Bitcoin’s slight dip of about $500 to $5151 on 18th October 2017 may have seemed incidental at the time, but in hindsight it acted as the starting pistol for the epic 2017 bull run. The price of Bitcoin rocketed to almost $20k during the close of last year and, for the time being at least, has never returned to that low. A ten-month bear market has ensued, and, given how much the cryptocurrency landscape has changed since Bitcoin bounced off that low a year ago, it’s worth looking back at the top ten coins as they were back then and seeing how they have fared during the boom and bust periods. Who has made gains, who has made losses, and who has flat out died?
N.B. Price and position refers to standings on 18th October 2017 and 18th October 2018
2017 position: 1 2018 position: 1
2017 price: $5,151 2018 price: $6,536
Report card: The daddy is still head of the table. Up $1,385 on the year and has held $6,000 area fairly resolutely in 2018 despite huge drop. Lightning network continues development. Bullish sentiment surrounding institutional adoption.
2017 position: 2 2018 position: 2
2017 price: $314 2018 price: $204
Report card: Huge decline from $1,390 January peak. Hit $172 in September and has been dethroned in second place by XRP on multiple occasions. Constantinople hard fork delayed following testnet failure. Questions raised over long-term future, but still most popular platform for ICOs.
2017 position: 3 2018 position: 3
2017 price: $0.22 2018 price: $0.46
Report card: Astronomical rise in 2017 and has settled at double last year’s value during the downturn. Adoption of xCurrent system by banks, but questions remain over centralization and token use case. Still not on Coinbase.
2017 position: 4 2018 position: 4
2017 price: $318 2018 price: $445
Report card: Reached $4,000 in December 2017 before slumping to almost a 10x decline, though it still remains up on its 2017 value. Wracked by internal squabbles amid little obvious development.
2017 position: 5 2018 position: 7
2017 price: $61 2018 price: $52
Report card: Founds its way to $369 in December 2017 at which point founder Charlie Lee sold his entire Litecoin holdings. Down, down, and down since then and now sitting at a $9 deficit compared to this point last year. No big developments in 2018, but mainly victim of bear market in regards to price.
2017 position: 6 2018 position: 13
2017 price: $290 2018 price: $157
Report card: Rocketed to over $1,500 in January, but has since seen a Bitcoin Cash-sized 10x decline in price. Now sits at almost half its value compared to last year. Has seen adoption in Venezuela as a form of currency. Delays in rolling out Evolution upgrade have disappointed investors, reflected in dramatic slide to 13th place.
2017 position: 7 2018 position: 17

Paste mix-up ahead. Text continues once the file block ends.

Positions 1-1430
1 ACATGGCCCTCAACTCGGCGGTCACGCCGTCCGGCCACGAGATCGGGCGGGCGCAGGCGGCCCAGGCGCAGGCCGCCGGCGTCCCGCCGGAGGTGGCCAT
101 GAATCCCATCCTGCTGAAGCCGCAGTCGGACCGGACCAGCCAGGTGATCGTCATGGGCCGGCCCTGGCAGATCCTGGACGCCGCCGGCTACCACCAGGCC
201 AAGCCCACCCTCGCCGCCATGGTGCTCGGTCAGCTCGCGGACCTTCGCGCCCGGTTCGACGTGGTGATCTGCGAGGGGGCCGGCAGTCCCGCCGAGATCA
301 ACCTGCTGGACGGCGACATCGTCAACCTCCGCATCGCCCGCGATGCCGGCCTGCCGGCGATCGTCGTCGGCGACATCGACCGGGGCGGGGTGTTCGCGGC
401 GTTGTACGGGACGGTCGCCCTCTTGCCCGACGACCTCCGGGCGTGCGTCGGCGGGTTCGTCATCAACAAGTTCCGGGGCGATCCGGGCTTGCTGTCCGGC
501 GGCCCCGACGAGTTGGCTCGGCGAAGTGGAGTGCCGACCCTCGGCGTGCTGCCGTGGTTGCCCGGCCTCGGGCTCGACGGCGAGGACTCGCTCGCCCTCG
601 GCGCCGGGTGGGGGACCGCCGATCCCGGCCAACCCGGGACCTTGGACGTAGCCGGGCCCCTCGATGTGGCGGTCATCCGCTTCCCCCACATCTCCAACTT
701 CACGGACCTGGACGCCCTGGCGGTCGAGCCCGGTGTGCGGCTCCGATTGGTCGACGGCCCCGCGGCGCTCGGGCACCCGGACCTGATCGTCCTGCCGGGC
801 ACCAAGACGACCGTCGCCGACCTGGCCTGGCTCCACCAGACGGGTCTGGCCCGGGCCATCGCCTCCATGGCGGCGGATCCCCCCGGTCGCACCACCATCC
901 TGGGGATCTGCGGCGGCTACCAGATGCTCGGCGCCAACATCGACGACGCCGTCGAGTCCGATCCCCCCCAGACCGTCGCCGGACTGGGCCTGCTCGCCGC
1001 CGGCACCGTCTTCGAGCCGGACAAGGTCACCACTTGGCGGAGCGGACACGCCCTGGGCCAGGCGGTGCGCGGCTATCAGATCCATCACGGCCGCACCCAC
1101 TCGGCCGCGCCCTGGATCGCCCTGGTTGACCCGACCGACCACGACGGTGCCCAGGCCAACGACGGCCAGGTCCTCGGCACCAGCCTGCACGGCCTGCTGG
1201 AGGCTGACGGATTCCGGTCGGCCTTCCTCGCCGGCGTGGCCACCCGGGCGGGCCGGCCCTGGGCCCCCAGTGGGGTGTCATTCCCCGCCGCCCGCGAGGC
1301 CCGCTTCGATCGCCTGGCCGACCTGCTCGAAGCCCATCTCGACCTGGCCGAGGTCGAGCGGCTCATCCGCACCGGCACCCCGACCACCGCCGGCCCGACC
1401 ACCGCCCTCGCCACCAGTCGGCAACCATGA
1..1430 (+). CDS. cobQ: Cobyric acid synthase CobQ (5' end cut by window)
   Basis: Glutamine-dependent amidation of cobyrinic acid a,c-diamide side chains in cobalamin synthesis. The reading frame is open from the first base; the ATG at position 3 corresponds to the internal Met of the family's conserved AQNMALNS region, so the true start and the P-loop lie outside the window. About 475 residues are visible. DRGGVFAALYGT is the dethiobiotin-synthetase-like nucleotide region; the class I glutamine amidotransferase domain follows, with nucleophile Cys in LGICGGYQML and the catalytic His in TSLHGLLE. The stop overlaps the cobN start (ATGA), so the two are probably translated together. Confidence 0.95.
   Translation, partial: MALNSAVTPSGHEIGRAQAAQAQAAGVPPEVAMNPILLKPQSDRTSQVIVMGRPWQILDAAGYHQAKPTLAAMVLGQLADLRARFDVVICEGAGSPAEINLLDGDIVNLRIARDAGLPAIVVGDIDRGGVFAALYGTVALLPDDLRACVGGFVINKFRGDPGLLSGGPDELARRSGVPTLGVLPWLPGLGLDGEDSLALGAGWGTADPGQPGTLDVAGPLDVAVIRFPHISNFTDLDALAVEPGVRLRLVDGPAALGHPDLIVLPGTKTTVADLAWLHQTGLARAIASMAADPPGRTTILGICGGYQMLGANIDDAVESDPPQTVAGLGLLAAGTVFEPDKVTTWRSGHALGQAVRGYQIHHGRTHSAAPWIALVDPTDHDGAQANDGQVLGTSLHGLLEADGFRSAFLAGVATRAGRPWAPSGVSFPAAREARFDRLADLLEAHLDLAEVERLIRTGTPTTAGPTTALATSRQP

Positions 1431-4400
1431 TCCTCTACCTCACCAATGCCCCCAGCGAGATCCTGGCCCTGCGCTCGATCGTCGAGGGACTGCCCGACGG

2017 price: $0.21 2018 price: $0.095
Report card: Another big decliner from bull run highs, dropping from $1.94 in January to $0.095 today. Not much evident development, reflected in the drop of ten places. Still an unknown quantity to many.
2017 position: 8 2018 position: 10
2017 price: $89 2018 price: $104
Report card: The purists’ privacy coin. Just about held its top ten place following a peak of $485 in January and remains above 2017 price. Recently implemented ‘bulletproofs’ into its blockchain, improving efficiency by up to 80% and will soon hard fork into four separate coins.
2017 position: 9 2018 position: N/A
2017 price: $190 2018 price: N/A
Report card: Exposed as a ponzi scheme in January. Price dropped from $450 to $6 within ten days. Prominent social media promoters currently subject to a class action lawsuit and SEC investigation.
2017 position: 10 2018 position: 15
2017 price: $30 2018 price: $16.85
Report card: Touted as the ‘Chinese Ethereum’ but hasn’t backed up the style with substance. Critics say it is heavily centralized and the code does not stand up to scrutiny. Almost half the value it was this time last year and now sits outside of the top ten.
The Old Dogs Keep Pace
The biggest casualties from last year, if you exclude BitConnect, have been Dash and NEM, both of which have dropped out of the top ten and are now worth less than they were before the bull run. Almost half of the top ten is now different from this time last year, with EOS, Stellar, Tether, and Cardano replacing the dropouts. Despite this, it’s interesting to note that the old timers of crypto are still holding their own, with Bitcoin, Ethereum, XRP, and Monero retaining their places at the top table. This seems to demonstrate that, while newer projects can offer higher returns in the right conditions, tried and tested cryptocurrencies are often a better bet in less favorable circumstances.
Given the clear division between those who think we are in for an extended bear market and those who say we have turned the corner, it will be very interesting to see what the top ten looks like this time in 2019.